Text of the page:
Extract Filename and Extension in Bash

# Extract Filename and Extension in Bash

### Introduction

There are many reasons why you might want to extract the filename and extension of a file in Bash:

• To manipulate the file name or extension - You may want to extract the filename or extension in order to modify it, such as adding a prefix or suffix to the file name, or changing the file extension.

• To create a file with a unique name - You may want to extract the filename and extension in order to create a new file with a unique name, such as by adding a timestamp or a random number to the file name.

• To use the file name or extension in a script or command - You may want to extract the filename or extension in order to use it as an argument or input for a script or command, such as to pass it to a program or to create a file with the same name as a directory.

• To extract information from the file name or extension - You may want to extract the filename or extension in order to extract information from it, such as the date or the file type.

In this article, we'll take a look at the three most common ways you can extract filename and file extension in Bash. We'll take a look at each of them and give you the pros and cons, so you can make an educated decision on what approach suits you the best.

### Method 1: Using the basename Command

The basename command can be used to extract the filename and extension from a file path:

filename=$(basename /path/to/file.txt) echo$filename
# Output: "file.txt"


Although this method is quite simple and easy to use, unfortunately, there is no way we can extract only the file name (with no extension) without any postprocessing.

You can also use the dirname command to extract the directory path separately:

directory=$(dirname /path/to/file.txt) echo$directory
# Output: "/path/to"

##### Pros:
• Simple to use
• Handles filenames with spaces correctly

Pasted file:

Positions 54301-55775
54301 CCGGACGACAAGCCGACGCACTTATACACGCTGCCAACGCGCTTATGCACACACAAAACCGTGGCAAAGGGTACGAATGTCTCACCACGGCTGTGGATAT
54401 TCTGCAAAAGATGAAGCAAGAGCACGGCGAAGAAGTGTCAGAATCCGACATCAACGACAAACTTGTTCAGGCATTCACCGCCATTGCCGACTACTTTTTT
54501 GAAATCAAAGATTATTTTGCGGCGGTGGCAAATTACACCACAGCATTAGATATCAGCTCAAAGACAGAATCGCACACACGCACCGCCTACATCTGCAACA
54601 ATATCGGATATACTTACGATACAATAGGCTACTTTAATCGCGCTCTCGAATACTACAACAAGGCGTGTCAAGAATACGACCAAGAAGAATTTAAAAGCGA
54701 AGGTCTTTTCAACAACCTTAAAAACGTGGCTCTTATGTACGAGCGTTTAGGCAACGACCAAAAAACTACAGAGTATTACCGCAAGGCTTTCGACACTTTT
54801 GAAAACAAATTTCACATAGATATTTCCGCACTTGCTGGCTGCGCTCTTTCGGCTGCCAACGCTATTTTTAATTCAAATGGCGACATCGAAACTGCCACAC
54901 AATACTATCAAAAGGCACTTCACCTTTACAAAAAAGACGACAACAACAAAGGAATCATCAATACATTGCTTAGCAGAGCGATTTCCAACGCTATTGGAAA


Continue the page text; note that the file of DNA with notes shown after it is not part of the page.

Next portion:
##### Cons:
• Only extracts the filename and cannot extract the extension separately without additional processing

### Method 2: Using Parameter Expansion

Bash provides a feature called parameter expansion, which allows you to extract parts of a variable using a special syntax. For example, you can use the following syntax to extract the filename and extension from a file path stored in a variable:

filepath="/path/to/file.txt"
filename=${filepath##*/} echo$filename
# Output: "file.txt"


You can also use parameter expansion to extract the extension separately:

extension=${filename##*.} echo$extension
# Output: "txt"

##### Pros:
• Flexible
• Can extract both the filename and extension separately,
• Handles filenames with spaces correctly
##### Cons:
• Requires a variable to store the file path

### Method 3: Using the awk command

The awk command is a powerful text processing tool that can be used to extract parts of a string. For example, you can use the following syntax to extract the filename and extension from a file path:

filepath="/path/to/file.txt"
filename=$(echo$filepath | awk -F/ '{print $NF}') echo$filename
# Output: "file.txt"


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You can also use awk to extract the extension separately:

extension=$(echo$filename | awk -F. '{print $NF}') echo$extension
# Output: "txt"

##### Pros:
• Powerful
• Can extract both the filename and extension separately
• Handles filenames with spaces correctly
##### Cons:
• Syntax may be unfamiliar to some users
• Requires piping the file path through awk

### Conclusion

Overall, extracting the filename and extension of a file in Bash can be a useful technique for working with files and performing various tasks in the Bash shell.

Each of mentioned methods has its own advantages and disadvantages, and the best choice will depend on your specific needs and preferences. It is often useful to be familiar with multiple approaches so that you can choose the one that is most suitable for your situation.

Last Updated: January 4th, 2023